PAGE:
• Open-0.3 second-Close-3minute-Close this is the sequence of AR. i.e.-OPEN,C-CLOSED
• whenever faults occurs CB opens, then after 0.3 sec it closes automatically, if faults persists then it will open after 3 min it closes and if still fault persists. It remains in open condition.
• Auto reclosure is generally used for Transmission lines where the general types of faults are transient in nature.
• It can be three phase auto-reclosure or single pole auto-reclosure.
• The single pole auto reclosures are generally for 400kV line below this three pole auto- reclosures are used.
• The reason for a line the single pole reclosures provides a better stability of the system since some part of power is still transferred through the healthy phases.
• Also 400kV breaker till date has a independent drive/ trip/ close coils for the three poles, below that all breakers have common drive/ trip / closing coils for the three poles.

7)    What is difference between power transformers & distribution transformers?

• Distribution Transformers are designed for a maximum efficiency at 50% of load. Whereas power transformers are designed to deliver max efficiency ay 90% and above loads.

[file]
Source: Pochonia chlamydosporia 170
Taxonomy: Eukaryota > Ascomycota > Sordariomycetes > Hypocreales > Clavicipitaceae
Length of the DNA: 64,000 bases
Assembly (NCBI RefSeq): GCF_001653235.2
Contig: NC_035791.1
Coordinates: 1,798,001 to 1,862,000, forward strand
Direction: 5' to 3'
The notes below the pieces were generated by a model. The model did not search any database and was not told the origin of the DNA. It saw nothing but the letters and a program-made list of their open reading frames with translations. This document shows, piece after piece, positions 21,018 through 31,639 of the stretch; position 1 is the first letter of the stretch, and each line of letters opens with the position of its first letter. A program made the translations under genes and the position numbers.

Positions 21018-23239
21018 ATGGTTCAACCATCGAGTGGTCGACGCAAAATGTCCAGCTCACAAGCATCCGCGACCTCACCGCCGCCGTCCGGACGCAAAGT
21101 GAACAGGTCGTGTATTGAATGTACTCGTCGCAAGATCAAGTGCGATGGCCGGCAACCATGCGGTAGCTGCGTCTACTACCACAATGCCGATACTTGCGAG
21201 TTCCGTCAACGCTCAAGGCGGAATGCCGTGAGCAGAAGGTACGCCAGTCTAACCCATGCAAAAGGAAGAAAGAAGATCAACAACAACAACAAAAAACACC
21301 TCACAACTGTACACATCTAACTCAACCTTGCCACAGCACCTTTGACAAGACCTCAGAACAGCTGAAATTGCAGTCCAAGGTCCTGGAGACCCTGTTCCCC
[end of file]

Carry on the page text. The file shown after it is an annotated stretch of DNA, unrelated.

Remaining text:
• The distributions transformers have low impedance so as to have a better regulation power transformers have higher so as to limit the SC current.
• Power transformers are used to step up voltages from 11 KV which is the generating voltage to 132 or whatever will be the transmission voltage levels. Power transformers are having Star-Delta connection. It will be located at power generating stations.
• Distribution transformers are used to step down voltages from transformer levels to 11 KV/415 V. Will be having Delta-Star. It will be located in substations near load centers.
• The main basic difference lies in the Design stage itself as power transformer are to operate at near full load so there sensing is such that they achieve equal. of copper losses & iron losses at full loads whereas this is achieved in the design itself at about 50% loading in dist transformer but friends there is a dilemma as our dist. transformer are almost fully loaded & beyond so they never go operate at their full eff. & also poor voltage regulation.